Re: "Surviving the Dying Career of Technical Writing"

Subject: Re: "Surviving the Dying Career of Technical Writing"
From: John G <john -at- garisons -dot- com>
To: Rick Lippincott <rjl6955 -at- gmail -dot- com>
Date: Wed, 23 Mar 2016 12:56:31 -0400

Joe Chapline was the first SOFTWARE technical writer. When he was the
keynote speaker in the 1995 InterChange conference, he brought a copy of
the EckertâMauchly System User's Guide (I don't remember if it was BINAC or
not). He spoke about his preference to hire non-technical people who could
write over technical people who couldn't.

One thing about survival ... it's not just the "hard" skills you need, it's
"soft" ones as well, and included in those is attitude - you gotta be open
to new ideas.

I'm working up a presentation that's sort of a survival guide for tech
writing careers ... InterChange <http://www.stcnewengland.org/page-1750761>has
first option for it!

JG

On Wed, Mar 23, 2016 at 12:20 PM, Rick Lippincott <rjl6955 -at- gmail -dot- com> wrote:

> Quote:
>
> "Even ancient Egyptian and Greek cultures reveal examples of help
> documentation."
>
> Thanks Gene! My point exactly. People have been doing what we do for a
> very very long time.
>
> Unfortunately the article also repeats that old "Joseph Champline was the
> first tech writer" myth. 1947? The B-17 Flying Fortress flew for the first
> time a dozen years before that, and it had a full set of operation and
> maintenance manuals. You can buy a reprint of the pilot's manual online for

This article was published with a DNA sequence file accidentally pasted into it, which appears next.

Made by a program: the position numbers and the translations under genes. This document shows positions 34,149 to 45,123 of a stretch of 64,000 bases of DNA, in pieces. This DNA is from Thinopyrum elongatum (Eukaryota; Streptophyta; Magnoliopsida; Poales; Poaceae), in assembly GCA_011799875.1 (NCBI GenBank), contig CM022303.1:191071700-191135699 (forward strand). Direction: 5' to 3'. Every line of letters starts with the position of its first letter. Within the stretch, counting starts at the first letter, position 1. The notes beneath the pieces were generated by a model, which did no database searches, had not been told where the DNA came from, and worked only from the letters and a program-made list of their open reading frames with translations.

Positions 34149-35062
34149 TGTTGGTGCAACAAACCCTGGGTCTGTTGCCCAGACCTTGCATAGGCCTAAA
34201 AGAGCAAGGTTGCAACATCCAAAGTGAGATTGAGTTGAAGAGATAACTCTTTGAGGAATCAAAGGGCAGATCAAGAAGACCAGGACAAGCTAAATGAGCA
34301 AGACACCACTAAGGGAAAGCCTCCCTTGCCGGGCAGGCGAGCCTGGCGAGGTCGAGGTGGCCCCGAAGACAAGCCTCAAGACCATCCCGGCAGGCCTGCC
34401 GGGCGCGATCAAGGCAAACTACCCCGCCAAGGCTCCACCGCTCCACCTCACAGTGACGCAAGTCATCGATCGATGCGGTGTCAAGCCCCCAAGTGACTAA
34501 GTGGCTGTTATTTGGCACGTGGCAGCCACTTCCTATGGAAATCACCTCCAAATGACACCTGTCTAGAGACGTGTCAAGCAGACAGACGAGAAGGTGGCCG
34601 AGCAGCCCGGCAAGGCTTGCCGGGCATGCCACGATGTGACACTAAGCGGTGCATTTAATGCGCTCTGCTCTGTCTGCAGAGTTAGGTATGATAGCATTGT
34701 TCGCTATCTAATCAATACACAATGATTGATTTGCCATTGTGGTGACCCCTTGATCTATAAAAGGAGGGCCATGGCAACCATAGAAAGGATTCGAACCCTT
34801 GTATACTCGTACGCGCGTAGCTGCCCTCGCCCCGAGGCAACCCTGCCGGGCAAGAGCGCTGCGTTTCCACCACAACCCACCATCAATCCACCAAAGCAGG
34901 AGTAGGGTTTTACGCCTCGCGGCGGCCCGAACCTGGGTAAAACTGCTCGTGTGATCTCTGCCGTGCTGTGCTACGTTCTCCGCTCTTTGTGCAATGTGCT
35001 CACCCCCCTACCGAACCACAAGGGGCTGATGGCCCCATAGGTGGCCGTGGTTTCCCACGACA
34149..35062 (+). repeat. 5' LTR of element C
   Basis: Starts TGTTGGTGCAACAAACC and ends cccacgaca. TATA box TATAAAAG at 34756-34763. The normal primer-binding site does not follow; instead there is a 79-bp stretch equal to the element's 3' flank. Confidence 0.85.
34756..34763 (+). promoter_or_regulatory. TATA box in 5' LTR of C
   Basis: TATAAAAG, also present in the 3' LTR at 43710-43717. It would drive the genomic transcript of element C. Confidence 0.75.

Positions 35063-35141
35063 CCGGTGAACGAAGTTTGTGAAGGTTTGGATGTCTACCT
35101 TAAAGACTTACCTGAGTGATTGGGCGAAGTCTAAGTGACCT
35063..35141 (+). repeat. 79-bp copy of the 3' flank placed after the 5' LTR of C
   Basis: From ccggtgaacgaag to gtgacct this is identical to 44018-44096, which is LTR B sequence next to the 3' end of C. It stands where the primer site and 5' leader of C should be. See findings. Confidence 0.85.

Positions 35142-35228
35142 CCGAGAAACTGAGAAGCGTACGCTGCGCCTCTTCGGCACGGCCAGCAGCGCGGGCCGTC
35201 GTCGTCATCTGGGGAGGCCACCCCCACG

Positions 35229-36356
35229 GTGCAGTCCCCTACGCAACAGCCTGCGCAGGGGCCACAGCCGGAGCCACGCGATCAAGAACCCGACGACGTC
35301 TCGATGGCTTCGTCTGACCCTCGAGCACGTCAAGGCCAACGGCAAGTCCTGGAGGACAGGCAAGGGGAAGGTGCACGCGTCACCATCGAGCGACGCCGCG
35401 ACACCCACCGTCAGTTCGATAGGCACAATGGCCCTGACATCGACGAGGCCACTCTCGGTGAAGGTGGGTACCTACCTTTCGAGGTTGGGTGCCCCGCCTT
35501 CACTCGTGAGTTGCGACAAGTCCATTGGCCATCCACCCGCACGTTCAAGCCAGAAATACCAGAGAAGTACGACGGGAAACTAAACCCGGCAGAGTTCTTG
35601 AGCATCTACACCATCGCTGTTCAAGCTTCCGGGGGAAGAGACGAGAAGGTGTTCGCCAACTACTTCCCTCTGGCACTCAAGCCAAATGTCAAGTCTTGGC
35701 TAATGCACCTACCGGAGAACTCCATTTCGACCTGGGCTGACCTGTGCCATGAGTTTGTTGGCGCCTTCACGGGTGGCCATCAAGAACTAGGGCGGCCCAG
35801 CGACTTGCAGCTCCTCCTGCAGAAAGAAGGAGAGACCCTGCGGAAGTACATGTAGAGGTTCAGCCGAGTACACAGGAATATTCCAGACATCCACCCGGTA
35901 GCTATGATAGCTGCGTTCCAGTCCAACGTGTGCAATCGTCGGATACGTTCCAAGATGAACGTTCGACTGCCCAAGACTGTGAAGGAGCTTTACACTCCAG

> under $15 US, for goodness sake. Who wrote these? Elves?
>
> Sears & Roebuck used to sell, at least as far back as the 1920s, houses in
> kit form. Your deliverable was a truckload of components, all stamped with
> numbers, and a bound leather manual describing how to build the house.
> What job title would you give to the person who composed that manual? I
> think "Technical Writer" fits the bill.
>
> I just Googled the text string "19th Century steam engine operating
> manuals," clicked to "Images," and in the first row saw a hit for a CD
> called "Steam Fire Engines." Turns out it includes a 400 page 1889 work
> "Hand-book of Modern Steam Fire-engines" which seems to include
> specifications and operation. That sounds like technical writing to me.
> Hardware, sure, but it's technical writing.
>
> On the other hand, I suppose that if one truly believes that tech writing
> began with Champline, then one believes that tech writing is -only- about
> software and technology systems. In that case, I suppose, the reason why it
> looks like the profession is dying is because...sorry to say this...for
> you, it probably is.
>
> --Rick Lippincott
>
> > On Mar 23, 2016, at 8:24 AM, Gene Kim-Eng <techwr -at- genek -dot- com> wrote:
> >
> >
> >
> http://www.tcworld.info/e-magazine/technical-communication/article/the-evolution-of-technical-communication/
> >
> > Gene Kim-Eng
> >
> >
> > On Wed, Mar 23, 2016 at 3:19 AM, Rick Lippincott <rjl6955 -at- gmail -dot- com>
> wrote:
> >
> > > On 3/22/16, Robert Lauriston <robert -at- lauriston -dot- com> wrote:
> > >
> > >
> > > Hmm. Maybe. With all due respect, I think I'd like to see
> > > something...a published history, a study, some sort of
> > > documentation...that supports your contention. There were very very
> > > complicated systems well before WWII that required documentation.
> > > Steamships go back to the mid 1800s, they reached the level of
> > > complexity you're talking about well before the -first- World War.
> > >
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Follow-Ups:

References:
RE: Re: "Surviving the Dying Career of Technical Writing": From: Gene Kim-Eng
Re: "Surviving the Dying Career of Technical Writing": From: Rick Lippincott

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